Processing information: The Center removed all of the photos from frames (due to the acidic materials used in early photographic framing) and numbered the individual photoprints from 103 to 533. Initial arrangement of the photoprints and data entry was by Jaymie Asmussen and other student archival assistants in October of 2000. Center of Southwest Studies student archival assistant Paul Beckler inventoried and item-listed the photos in the Center's Images database in October of 2000. This guide was produced by Todd Ellison, Certified Archivist, Center of Southwest Studies, on September 2, 2003.
List of Ochsner photographs titles
The following is a listing of the titles of 392 of the photographs in the Ochsner Collection that are available for researchers' use in the Delaney Southwest Research Library at the Center of Southwest Studies, Fort Lewis College, Durango, Colorado.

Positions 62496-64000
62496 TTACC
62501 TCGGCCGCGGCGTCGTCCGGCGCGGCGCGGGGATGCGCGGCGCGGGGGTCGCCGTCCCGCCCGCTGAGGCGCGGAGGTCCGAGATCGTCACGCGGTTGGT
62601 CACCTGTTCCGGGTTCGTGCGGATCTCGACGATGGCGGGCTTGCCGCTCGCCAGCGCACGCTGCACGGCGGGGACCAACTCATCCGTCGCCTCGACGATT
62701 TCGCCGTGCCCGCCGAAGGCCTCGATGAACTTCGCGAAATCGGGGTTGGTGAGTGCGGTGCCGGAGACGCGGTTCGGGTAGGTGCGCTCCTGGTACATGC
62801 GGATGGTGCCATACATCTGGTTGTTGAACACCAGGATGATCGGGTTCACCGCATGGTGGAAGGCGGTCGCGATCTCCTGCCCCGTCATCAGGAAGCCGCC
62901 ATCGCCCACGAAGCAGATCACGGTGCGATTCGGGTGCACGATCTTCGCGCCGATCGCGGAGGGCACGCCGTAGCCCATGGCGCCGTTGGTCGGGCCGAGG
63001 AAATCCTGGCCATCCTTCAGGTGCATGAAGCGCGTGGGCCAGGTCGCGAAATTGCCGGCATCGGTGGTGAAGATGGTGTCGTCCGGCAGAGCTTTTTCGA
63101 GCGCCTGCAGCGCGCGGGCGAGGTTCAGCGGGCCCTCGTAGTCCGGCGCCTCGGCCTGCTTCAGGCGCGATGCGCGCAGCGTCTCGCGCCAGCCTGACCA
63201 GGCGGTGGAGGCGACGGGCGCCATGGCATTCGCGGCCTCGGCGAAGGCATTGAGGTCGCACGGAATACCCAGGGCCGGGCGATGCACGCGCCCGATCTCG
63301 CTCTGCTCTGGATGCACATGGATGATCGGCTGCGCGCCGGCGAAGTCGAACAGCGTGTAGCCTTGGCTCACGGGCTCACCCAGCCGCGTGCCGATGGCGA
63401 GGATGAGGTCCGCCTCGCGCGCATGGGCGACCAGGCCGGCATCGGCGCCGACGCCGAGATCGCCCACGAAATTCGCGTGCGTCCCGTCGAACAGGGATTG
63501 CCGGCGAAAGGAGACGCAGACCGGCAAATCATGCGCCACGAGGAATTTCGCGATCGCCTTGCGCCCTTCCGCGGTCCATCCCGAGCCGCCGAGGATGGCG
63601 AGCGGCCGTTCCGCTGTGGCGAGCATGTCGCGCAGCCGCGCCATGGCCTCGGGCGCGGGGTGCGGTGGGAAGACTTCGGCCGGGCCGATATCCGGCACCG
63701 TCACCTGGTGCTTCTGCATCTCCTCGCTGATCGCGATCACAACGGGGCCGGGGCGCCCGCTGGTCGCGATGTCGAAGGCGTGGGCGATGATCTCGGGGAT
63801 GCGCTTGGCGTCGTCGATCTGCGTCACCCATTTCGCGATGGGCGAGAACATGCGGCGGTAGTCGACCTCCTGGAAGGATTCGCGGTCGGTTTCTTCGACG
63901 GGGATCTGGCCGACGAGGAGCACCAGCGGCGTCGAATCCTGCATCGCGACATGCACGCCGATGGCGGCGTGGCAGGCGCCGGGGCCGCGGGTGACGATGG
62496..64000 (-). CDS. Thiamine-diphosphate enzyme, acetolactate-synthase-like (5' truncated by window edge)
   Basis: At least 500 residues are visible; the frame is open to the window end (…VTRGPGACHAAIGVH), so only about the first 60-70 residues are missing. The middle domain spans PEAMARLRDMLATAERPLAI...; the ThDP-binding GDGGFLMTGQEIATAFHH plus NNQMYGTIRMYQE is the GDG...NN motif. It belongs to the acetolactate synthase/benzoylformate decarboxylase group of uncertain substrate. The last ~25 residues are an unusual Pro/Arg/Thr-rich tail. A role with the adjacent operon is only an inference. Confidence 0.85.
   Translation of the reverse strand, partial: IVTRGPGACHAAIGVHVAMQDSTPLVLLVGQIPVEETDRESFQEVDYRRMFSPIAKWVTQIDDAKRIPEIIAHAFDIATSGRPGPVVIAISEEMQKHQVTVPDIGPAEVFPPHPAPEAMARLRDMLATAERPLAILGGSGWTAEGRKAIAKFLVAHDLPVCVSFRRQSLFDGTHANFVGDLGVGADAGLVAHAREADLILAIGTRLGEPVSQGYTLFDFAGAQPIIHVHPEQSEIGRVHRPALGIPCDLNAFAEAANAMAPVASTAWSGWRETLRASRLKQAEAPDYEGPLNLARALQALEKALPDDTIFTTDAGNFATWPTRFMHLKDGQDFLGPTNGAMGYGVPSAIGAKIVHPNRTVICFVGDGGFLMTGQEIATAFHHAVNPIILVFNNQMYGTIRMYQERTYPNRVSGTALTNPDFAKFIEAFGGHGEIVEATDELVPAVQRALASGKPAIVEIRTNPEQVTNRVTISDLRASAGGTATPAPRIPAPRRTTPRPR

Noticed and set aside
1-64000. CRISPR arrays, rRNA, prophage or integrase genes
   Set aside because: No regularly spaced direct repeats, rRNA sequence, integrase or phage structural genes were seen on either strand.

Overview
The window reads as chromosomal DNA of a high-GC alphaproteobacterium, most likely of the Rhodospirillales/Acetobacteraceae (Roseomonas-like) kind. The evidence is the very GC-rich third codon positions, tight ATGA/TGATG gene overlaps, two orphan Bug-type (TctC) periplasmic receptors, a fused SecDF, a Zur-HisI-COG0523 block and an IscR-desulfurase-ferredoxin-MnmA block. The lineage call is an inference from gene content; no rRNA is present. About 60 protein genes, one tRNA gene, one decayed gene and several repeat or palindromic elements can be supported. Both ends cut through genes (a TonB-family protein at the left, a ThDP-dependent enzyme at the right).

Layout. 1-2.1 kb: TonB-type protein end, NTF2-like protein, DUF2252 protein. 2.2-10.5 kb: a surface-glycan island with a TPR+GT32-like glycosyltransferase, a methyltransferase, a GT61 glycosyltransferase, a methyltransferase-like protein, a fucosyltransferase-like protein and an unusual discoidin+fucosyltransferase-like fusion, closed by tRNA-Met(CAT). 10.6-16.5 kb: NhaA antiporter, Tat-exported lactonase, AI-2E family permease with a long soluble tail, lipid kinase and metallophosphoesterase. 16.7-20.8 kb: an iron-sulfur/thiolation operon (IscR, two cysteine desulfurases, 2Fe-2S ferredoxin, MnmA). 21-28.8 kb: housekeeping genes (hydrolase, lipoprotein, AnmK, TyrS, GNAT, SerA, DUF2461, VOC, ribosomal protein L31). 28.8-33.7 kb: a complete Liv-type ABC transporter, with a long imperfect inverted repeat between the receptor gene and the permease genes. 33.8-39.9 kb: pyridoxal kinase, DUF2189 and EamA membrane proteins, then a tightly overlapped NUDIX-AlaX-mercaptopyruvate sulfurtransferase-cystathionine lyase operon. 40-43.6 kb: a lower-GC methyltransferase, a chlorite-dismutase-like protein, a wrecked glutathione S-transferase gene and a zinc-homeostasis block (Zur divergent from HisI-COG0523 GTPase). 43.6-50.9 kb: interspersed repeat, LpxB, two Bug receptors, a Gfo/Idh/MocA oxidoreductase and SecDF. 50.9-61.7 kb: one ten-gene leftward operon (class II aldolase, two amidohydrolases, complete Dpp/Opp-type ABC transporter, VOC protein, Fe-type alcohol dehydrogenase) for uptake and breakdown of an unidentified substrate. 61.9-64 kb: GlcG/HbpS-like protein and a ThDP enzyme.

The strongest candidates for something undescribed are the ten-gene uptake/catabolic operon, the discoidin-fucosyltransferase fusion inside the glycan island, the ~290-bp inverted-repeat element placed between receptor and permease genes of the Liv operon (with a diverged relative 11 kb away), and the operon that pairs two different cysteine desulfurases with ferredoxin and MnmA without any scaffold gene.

ARRANGED ALPHABETICALLY BY TITLE
Search suggestion: you
can search this web page by name using the Edit-> Find in Page (Ctrl+F)
feature on your Web browser.
|P010108||Across the river|
|P010452||Across the river|
|P010137||After the day's ride|
|P010228||After the hunt|
|P010161||After the hunt|
|P010225||After the hunt|
|P010###||After the storm|
|P010284||After the war|
|P010184||Afternoon in the hills|
|P010106||Afternoon on the desert|
|P010340||Aida (front) Egyptian dancer|
|P010470||At the lake|
|P010384||Autumn morning in the Rockies|
|P010136||Battle of the titans twilight of the gods|
|P010317||Battle of the Titans: twilight of the gods|
|P010104||Blood and sand|
|P010386||By the lake|
|P010337||By the sea|
|P010465||Cabin in the hills|
|P010449||Calm before storm|
|P010004||Calm before storm|
|P010447||Calm before the storm|
|P010###||City of the lost tribes|
|P010328||Clear and cold|
|P010523||Cliffs and trees|